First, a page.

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Identifying and Optimizing Treatment for Neuropathic Pain

Tabach Yuval, HUJI, School of Medicine - IMRIC, Developmental Biology and Cancer Research

Neuropathic pain- One of our distinctive results which we optimized recently identifies several compounds that we identified as having a potential protective role in neuropathic pain. We pursued this finding in collaboration with the Clinical Pain Innovation Lab at Haifa University, led by Dr. Treister, who is a clinical pain researcher with vast experience in analgesic research/development.  We began validation of one of these compounds in a preclinical study, in which we assessed the compound’s potential analgesic effects in rats using the spared nerve injury model (SNI). The SNI involves ligating the tibial and common peroneal nerve while sparing the sural nerve. Mechanical pressure withdraw thresholds was assessed using Von Frey test, before and after inducing the nerve injury. The study included 6 study arms (n=5 rats in each), including three treatment arms, treated with 50, 100, and 200mg/kg body weight of the compound for five weeks, initiated 3 days post-ligation. Three additional study arms served as controls: (1) a shame control (non-ligated, i.e. were operated but without harming the nerves); (2) control (ligated) and (3) positive control (ligated) receiving imipramine (10mg/kg body weight), a tricyclic antidepressant that is approved for treating NP. As can be seen in Fig 2, the results are exciting: the drug shows statistically significant, dose-dependent, effects. Higher dosages demonstrated better analgesic effects than the positive control. These results prompted us to continue investigating the potential of this drug as a treatment for NP. Taken together, we believe that the overall picture is very supportive in continuation of our efforts to clinically evaluate the compounds efficacy  in treating NP. About 10% of the general population experiences neuropathic pain (NP). Pain caused by damage or disease affecting the nervous system. The number of people experiencing neuropathic pain is constantly increasing due to the growing porportion of cancer and diabetes cases worldwide. Unfortunately, many patients with neuropathic pain do not respond to available treatments, therefore, investing in research and development of effective and improved drugs has huge potential both clinically and commercially.

The genetic revolution that has happened over the recent years brings new opportunities to the field of drug discovery & repositioning. Using advanced comparative genomic, and data integration, Dr. Tabach and his team have been developing a state-of-the-art AI algorithm which maps drug and food supplements useful in treating diseases and improving health conditions. To create this algorithm, we have been integrating and analyzing massive amounts of genomic data from 1,600 genomes, 14 thousand compounds, 20,000 human genes, and a comprehensive database of phenotypic data (figure 1).

Neuropathic pain- One of our distinctive results which we optimized recently identifies several compounds that we identified as having a potential protective role in neuropathic pain. We pursued this finding in collaboration with the Clinical Pain Innovation Lab at Haifa University, led by Dr. Treister, who is a clinical pain researcher with vast experience in analgesic research/development.  We began validation of one of these compounds in a preclinical study, in which we assessed the compound’s potential analgesic effects in rats using the spared nerve injury model (SNI). The SNI involves ligating the tibial and common peroneal nerve while sparing the sural nerve. Mechanical pressure withdraw thresholds was assessed using Von Frey test, before and after inducing the nerve injury. The study included 6 study arms (n=5 rats in each), including three treatment arms, treated with 50, 100, and 200mg/kg body weight of the compound for five weeks, initiated 3 days post-ligation. Three additional study arms served as controls: (1) a shame control (non-ligated, i.e. were operated but without harming the nerves); (2) control (ligated) and (3) positive control (ligated) receiving imipramine (10mg/kg body weight), a tricyclic antidepressant that is approved for treating NP. As can be seen in Fig 2, the results are exciting: the drug shows statistically significant, dose-dependent, effects. Higher dosages demonstrated better analgesic effects than the positive control. These results prompted us to continue investigating the potential of this drug as a treatment for NP. Taken together, we believe that the overall picture is very supportive in continuation of our efforts to clinically evaluate the compounds efficacy  in treating NP.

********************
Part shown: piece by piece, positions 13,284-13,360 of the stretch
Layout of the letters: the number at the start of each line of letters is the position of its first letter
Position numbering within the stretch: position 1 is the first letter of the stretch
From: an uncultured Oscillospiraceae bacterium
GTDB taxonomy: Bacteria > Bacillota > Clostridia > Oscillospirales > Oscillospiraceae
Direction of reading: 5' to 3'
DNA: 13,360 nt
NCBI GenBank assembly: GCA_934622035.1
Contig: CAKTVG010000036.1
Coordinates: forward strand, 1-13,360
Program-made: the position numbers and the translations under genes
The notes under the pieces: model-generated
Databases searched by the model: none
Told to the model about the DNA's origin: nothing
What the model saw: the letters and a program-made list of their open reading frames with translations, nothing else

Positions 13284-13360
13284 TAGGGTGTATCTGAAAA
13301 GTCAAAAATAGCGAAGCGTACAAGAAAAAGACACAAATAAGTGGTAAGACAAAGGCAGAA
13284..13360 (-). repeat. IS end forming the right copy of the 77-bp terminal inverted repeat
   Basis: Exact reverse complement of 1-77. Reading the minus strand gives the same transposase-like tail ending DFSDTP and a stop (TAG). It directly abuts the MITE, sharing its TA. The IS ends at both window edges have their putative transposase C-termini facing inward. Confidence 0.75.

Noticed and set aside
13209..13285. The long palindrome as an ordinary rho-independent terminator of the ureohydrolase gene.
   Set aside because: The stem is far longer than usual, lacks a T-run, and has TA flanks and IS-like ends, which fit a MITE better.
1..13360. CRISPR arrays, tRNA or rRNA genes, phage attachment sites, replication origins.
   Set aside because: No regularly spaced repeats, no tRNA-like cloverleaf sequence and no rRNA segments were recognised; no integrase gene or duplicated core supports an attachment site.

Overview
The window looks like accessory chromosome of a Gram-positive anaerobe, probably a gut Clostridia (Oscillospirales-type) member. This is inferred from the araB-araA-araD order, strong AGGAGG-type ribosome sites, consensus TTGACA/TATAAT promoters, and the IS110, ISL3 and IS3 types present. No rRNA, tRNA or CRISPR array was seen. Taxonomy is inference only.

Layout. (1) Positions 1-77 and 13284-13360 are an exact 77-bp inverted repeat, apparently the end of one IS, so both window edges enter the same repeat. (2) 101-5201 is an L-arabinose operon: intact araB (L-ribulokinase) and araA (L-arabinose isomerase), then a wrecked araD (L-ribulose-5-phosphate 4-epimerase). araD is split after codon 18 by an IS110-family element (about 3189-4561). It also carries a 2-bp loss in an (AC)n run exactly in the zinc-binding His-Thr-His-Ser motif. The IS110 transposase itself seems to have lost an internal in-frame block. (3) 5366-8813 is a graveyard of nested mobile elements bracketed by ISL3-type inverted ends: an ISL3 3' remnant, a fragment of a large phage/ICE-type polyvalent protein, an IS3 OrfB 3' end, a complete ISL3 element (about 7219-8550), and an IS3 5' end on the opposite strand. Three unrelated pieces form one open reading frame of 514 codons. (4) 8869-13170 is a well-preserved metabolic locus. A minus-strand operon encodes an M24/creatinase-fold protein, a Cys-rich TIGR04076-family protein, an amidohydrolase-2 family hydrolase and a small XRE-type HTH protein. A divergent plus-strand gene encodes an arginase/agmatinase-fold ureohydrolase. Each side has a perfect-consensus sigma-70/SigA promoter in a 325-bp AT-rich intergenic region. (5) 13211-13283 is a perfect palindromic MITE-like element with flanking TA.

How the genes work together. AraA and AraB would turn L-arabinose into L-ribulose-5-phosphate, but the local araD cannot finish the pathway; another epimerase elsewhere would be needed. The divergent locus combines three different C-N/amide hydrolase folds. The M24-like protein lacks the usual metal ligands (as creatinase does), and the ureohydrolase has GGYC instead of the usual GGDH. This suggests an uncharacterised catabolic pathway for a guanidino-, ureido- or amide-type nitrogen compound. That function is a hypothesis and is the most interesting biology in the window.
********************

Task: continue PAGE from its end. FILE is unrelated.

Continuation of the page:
Therefore, we have currently started an open-label proof-of-concept study to assess the effects of the compound in patients with painful diabetic neuropathy. At this point in time, despite the limited number of participants, we have observed a significant improvement of symptoms, but it is too early to make any conclusions as the study is still ongoing. We plan to continue investigating this compound and continue investigating other candidate compounds that have been identified by our algorithm. 

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Mel Larrosa
VP Business Development Healthcare
+972-2-6586692
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